New research suggests that South Africa’s stable middle class may be much smaller than previously thought.
In an opinion article published by BusinessDay, Murray Leibbrandt, an economics professor at UCT, and Rocco Zizzamia, a Southern Africa Labour and Development Research Unit researcher and graduate student at Oxford University, noted that data from Statistics SA found that 55% of South Africans are poor, unable to meet their most basic needs.
And of those who aren’t poor, many are in precarious economic situations, with the duo’s research showing that almost one in two South Africans who are not poor are at risk to falling into poverty.
According to Leibbrandt, being in the stable middle class is not only about location in the literal middle of the income distribution, “it means being free from poverty, not only today, but also tomorrow,” he said.
“It is about the freedom and stability to engage in mid-and long-term planning. It is about access to opportunities to move ahead in life, and about the financial cushion that enables risk-taking and protection against shocks.”
“By these criteria, what many celebrate as SA’s emerging middle class – which we term the ‘vulnerable’ middle class – still has shallow roots,” he said.
The Southern Africa Labour and Development Research Unit said it uses data from the National Income Dynamics Study (NIDS) to distinguish the “stable” middle class, from the “vulnerable” middle class.
Classifying the middle
NIDS identifies five main social classes: the elite, the stable middle class, the vulnerable middle class, the transitory poor and the chronic poor.
“Only one in four South Africans are part of either the secure middle class or the elite. Altogether 14% fall into the category of vulnerable middle class and about 13% could be classified as part of the transitory poor. The rest — about half of the population — are chronically poor, with scant chance of moving into the middle class.
“The most stable of these classes are the elite (stably not poor) and the chronic poor (stably poor). The bulk of the poor are chronically poor,” Leibbrandt said.
He said that the vulnerable middle class are those who have been poor and who are likely to become poor in future. This, he said, suggests that the proportion of the population that experiences poverty with some regularity may be greater than Stats SA’s 55% figure.
“As with the transient poor, the vulnerablility of the middle class is determined by its insecure position in the labour market. Gaining or losing a job for those on the margins can mean the difference between being poor or not poor. Indeed, high levels of vulnerability can be directly attributed to precarious forms of employment.”
Leibbrandt said that while the share of the middle class remained relatively stable between 2008 and 2014-15, “it is encouraging that the share of black Africans in the middle class has been expanding and comprise half the middle class.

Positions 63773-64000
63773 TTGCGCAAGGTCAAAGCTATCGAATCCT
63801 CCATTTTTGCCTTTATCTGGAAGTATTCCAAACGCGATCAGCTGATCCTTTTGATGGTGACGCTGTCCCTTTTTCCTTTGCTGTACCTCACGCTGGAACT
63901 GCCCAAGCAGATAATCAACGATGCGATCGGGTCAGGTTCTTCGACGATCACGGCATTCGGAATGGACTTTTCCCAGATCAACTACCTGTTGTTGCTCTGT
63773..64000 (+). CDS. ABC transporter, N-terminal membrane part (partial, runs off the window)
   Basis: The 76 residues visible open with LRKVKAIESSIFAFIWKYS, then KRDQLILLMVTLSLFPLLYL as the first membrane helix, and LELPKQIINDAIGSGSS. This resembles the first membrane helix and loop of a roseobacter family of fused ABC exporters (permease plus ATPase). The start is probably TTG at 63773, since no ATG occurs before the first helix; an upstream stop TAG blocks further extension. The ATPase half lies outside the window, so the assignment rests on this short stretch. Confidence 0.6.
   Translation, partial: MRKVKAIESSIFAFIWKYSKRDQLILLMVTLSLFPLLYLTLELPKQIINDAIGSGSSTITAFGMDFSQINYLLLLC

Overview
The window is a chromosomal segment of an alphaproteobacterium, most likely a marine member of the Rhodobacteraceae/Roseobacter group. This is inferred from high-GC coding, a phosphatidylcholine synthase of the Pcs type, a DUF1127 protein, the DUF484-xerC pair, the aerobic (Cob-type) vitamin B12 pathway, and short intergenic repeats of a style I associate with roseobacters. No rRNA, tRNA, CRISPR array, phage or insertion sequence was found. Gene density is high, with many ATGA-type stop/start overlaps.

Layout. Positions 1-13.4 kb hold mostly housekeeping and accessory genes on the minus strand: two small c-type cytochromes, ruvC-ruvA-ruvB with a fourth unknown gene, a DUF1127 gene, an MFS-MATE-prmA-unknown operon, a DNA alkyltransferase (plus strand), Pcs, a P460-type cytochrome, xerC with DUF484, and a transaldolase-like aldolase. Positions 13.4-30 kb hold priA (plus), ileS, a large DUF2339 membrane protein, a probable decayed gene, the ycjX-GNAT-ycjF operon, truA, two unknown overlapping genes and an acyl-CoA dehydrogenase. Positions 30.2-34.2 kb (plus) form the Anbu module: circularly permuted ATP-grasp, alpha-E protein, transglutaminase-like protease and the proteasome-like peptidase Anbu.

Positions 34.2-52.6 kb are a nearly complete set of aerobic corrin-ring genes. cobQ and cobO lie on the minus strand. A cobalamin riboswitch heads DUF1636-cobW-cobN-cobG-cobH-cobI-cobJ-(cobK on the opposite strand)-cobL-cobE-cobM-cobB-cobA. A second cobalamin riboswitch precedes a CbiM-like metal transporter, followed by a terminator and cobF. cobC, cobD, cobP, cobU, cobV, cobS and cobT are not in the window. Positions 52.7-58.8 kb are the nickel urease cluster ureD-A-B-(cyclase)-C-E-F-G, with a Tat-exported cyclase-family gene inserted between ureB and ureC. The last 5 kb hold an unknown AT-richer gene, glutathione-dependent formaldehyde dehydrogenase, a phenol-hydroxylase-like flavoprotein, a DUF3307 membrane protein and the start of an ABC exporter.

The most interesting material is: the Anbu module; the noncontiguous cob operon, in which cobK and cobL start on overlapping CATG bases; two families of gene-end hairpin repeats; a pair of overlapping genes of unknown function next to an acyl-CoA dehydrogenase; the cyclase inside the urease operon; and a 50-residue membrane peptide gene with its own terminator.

“However, black Africans are still underrepresented in the middle class compared to their share in the overall population. Race remains a strong predicter of chronic and transient poverty.”
The NIDS research, published a year ago found that the middle class in South Africa is ‘relatively small’… “growing its share by only two percentage points in the past 23 years…”
The study defined middle class by using a monthly per capita expenditure range of R2,920 to R10,678, based on January 2015 prices. Using this threshold, the middle class in South Africa is only about 15% of the total population.
The Global Wealth Report 2015, published by Credit Suisse, found that middle class South Africans accounted for 13.7% of the adult population in the country, while middle class and above adults make up nearly 15% (14.8%).
Credit Suisse defines the middle-class in terms of a wealth band instead of an income range and uses the US as the benchmark country where a middle-class adult is defined as having wealth between $50,000 and $500,000 valued at mid-2015 prices.
According to a Standard Bank report, using data compiled by the Bureau of Market Research (BMR), the middle class in SA comprises 18% of the working age population.
Leibbrandt highlighted several ‘strategies’ to promote the growth of the stable middle class and provide avenues out of poverty for disadvantaged South Africans.
“Better access to high-quality education, proximity to urban centres that provide economic opportunity, and the presence of a formally employed member in the household reduce inequality of opportunity and limit the effect of parental socioeconomic background in determining vulnerability to poverty.